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Connection between osteoporosis and periodontal disease??

Posted by blairgirl (My Page) on
Sat, Jul 28, 07 at 0:32

Apparently I've got BOTH. I'm not even 43! My dentist had no idea that there's a connection between loss of bone overall and loss of bone density in the bones that keep your teeth in place.

I read that Actonel is supposed to have a positive effect on both. Am I too young to take it? I'm generaly wary of drugs, but I'm scared chitless of losing my teeth!!

Btw, my mother had a fractured hip, so it apparently runs in the family.

I'd love to hear any ideas on this, or if anyone has had any experience with overall bone loss and periodontal disease.


Follow-Up Postings:

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RE: Connection between osteoporosis and periodontal disease??

I don't know anything about Actonel but it would seem to make sense to me that if it works on both--then they both have at least some similiarities.

I have read that hormone replacement therapy somehow protects bones. I wonder if that would also help.

Wish I knew more. I just take Calcet because a Dr. recommended it to my mother a long time ago and I had read an article that calcium was known as the "feel good" mineral. I really couldn't tell you if it makes me feel one way or the other though.

I've also read articles that say that certain kinds of exercise can stimulate the bones. I'm not sure if that's correct or not--but I notice some of the exercises my Mom does (that are geared for older adults) involve some impact like marching in place.

Bullsigh


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RE: Connection between osteoporosis and periodontal disease??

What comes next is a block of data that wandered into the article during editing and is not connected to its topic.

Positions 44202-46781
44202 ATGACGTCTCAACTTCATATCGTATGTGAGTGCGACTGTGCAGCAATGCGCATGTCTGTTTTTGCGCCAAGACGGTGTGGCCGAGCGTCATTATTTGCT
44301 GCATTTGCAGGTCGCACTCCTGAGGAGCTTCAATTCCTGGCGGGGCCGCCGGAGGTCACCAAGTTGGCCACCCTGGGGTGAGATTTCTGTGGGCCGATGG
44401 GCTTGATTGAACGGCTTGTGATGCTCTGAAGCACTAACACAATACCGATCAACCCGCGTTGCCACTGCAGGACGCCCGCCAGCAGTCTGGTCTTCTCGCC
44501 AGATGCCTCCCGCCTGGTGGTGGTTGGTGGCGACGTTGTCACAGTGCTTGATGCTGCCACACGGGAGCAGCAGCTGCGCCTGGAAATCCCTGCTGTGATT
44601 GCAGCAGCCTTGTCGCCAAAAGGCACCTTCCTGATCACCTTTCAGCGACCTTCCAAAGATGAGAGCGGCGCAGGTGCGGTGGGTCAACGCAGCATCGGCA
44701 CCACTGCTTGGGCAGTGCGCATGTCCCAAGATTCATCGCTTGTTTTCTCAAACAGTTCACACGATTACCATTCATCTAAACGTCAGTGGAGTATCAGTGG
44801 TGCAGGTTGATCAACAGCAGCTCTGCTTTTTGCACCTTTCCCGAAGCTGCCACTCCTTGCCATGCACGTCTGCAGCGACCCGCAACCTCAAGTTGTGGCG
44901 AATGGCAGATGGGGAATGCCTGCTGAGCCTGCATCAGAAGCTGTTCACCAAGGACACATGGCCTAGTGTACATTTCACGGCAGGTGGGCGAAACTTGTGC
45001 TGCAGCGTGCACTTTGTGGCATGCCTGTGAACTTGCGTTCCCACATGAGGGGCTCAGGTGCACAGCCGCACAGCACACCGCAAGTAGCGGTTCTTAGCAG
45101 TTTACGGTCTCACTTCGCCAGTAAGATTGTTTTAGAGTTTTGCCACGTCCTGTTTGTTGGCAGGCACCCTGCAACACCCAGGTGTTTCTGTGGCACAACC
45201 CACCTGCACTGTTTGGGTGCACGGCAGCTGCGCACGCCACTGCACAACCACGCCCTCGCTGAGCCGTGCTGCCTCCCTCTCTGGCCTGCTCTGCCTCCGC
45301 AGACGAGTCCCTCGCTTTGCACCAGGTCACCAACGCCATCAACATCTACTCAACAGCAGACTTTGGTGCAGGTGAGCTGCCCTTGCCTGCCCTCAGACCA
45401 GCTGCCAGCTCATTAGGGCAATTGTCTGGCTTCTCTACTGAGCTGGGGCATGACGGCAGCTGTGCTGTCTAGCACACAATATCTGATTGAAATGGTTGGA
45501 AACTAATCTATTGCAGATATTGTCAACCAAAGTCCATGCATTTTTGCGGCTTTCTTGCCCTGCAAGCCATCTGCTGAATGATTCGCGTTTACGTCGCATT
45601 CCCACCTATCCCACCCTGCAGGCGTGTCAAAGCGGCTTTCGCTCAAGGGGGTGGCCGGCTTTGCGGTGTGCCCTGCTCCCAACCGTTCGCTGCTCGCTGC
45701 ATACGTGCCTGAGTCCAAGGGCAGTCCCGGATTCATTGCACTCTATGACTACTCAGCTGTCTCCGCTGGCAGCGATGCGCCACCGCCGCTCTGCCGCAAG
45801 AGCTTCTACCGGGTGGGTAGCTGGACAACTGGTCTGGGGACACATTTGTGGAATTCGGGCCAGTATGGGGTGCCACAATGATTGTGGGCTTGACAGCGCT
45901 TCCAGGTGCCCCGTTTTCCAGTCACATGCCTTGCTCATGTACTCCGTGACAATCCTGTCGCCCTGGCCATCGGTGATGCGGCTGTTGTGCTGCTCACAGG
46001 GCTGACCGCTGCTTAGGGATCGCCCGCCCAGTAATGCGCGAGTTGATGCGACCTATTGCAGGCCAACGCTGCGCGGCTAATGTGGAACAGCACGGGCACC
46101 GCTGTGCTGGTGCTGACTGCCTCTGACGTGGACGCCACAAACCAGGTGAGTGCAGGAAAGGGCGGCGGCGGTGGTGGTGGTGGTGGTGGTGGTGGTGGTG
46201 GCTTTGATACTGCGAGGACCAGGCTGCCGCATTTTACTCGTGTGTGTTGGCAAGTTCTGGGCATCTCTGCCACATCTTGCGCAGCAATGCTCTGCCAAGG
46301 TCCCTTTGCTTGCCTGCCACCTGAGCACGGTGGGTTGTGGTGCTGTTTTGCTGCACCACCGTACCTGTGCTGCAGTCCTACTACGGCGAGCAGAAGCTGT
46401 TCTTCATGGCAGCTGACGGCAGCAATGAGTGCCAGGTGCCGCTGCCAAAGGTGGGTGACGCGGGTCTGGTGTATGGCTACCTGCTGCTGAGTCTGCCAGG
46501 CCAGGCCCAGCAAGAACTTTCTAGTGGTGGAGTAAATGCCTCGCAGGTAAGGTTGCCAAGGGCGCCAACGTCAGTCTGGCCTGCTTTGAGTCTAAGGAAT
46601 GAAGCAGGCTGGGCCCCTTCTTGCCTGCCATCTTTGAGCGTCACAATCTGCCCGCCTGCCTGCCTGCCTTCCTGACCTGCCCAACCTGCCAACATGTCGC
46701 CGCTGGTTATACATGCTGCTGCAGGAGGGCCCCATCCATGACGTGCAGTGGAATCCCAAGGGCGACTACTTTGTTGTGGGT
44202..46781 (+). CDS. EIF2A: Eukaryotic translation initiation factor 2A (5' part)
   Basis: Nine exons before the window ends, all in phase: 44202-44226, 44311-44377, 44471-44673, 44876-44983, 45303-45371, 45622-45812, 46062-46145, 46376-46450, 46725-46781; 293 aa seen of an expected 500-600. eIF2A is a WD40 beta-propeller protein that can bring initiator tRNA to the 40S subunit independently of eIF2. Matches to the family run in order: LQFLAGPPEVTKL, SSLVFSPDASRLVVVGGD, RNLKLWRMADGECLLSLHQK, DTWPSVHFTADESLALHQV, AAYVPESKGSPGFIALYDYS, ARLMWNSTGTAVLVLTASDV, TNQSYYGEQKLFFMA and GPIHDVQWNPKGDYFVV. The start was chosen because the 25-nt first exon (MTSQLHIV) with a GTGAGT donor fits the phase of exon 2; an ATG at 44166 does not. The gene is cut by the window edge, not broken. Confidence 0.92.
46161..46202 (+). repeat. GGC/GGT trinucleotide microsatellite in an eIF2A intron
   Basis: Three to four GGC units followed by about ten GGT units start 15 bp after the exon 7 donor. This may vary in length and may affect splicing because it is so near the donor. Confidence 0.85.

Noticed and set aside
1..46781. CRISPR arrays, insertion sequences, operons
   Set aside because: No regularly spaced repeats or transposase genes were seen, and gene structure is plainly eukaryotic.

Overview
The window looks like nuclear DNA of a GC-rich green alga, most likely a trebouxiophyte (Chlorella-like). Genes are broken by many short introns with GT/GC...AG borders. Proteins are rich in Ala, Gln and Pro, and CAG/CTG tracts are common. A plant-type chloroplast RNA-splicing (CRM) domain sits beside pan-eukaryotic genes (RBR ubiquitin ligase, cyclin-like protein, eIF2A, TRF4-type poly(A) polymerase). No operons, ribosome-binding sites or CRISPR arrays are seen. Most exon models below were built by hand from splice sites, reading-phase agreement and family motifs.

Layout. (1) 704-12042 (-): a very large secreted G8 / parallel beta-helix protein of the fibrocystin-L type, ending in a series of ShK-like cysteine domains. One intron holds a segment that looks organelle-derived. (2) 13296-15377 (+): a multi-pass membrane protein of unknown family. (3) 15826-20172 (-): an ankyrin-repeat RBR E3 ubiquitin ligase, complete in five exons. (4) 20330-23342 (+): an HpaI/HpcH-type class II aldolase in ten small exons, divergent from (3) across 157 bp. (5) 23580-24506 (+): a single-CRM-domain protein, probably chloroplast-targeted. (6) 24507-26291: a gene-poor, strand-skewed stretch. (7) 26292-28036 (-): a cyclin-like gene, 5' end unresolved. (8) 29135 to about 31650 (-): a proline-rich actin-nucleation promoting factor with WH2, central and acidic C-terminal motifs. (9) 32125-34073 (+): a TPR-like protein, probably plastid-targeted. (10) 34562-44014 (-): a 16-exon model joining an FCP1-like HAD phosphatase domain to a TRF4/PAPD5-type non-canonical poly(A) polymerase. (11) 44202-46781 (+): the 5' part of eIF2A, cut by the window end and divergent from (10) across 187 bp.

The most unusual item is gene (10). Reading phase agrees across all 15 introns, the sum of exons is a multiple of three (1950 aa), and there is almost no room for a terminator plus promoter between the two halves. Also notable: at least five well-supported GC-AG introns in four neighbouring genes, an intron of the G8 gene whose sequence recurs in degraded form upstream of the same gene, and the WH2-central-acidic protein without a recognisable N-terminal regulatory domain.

Look up - Zen of secret food cures - on eBay - .. or Google Corinne Peachment. Information is applicable to osteoporosis (you need to understand the root CAUSE of this disorder(look at eBay feedback).


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RE: Connection between osteoporosis and periodontal disease??

There may be a connection, but the stronger connection is probably the periodontal disease itself, and insufficient dental/ gum care. The reason I say this is because I have recently been dealing with periodontal problems, and I have no indications of osteoporosis. My teeth are in reasonably good shape because I have been taking good care of them for the past ten years, but the years of neglect before that caused problems that can't really be fixed, so regular maintenance is important these days. I'm sure that measures toward maintaining good bone health can't hurt anything, and would probably be beneficial, but good dental care and regular cleanings will probably be more effective. When I went for my first root planing and scaling a couple of weeks ago, I picked up a couple of brochures at the periodontist's office. One of them mentioned hormonal changes as a contributing factor in gum disease.
Mrs H


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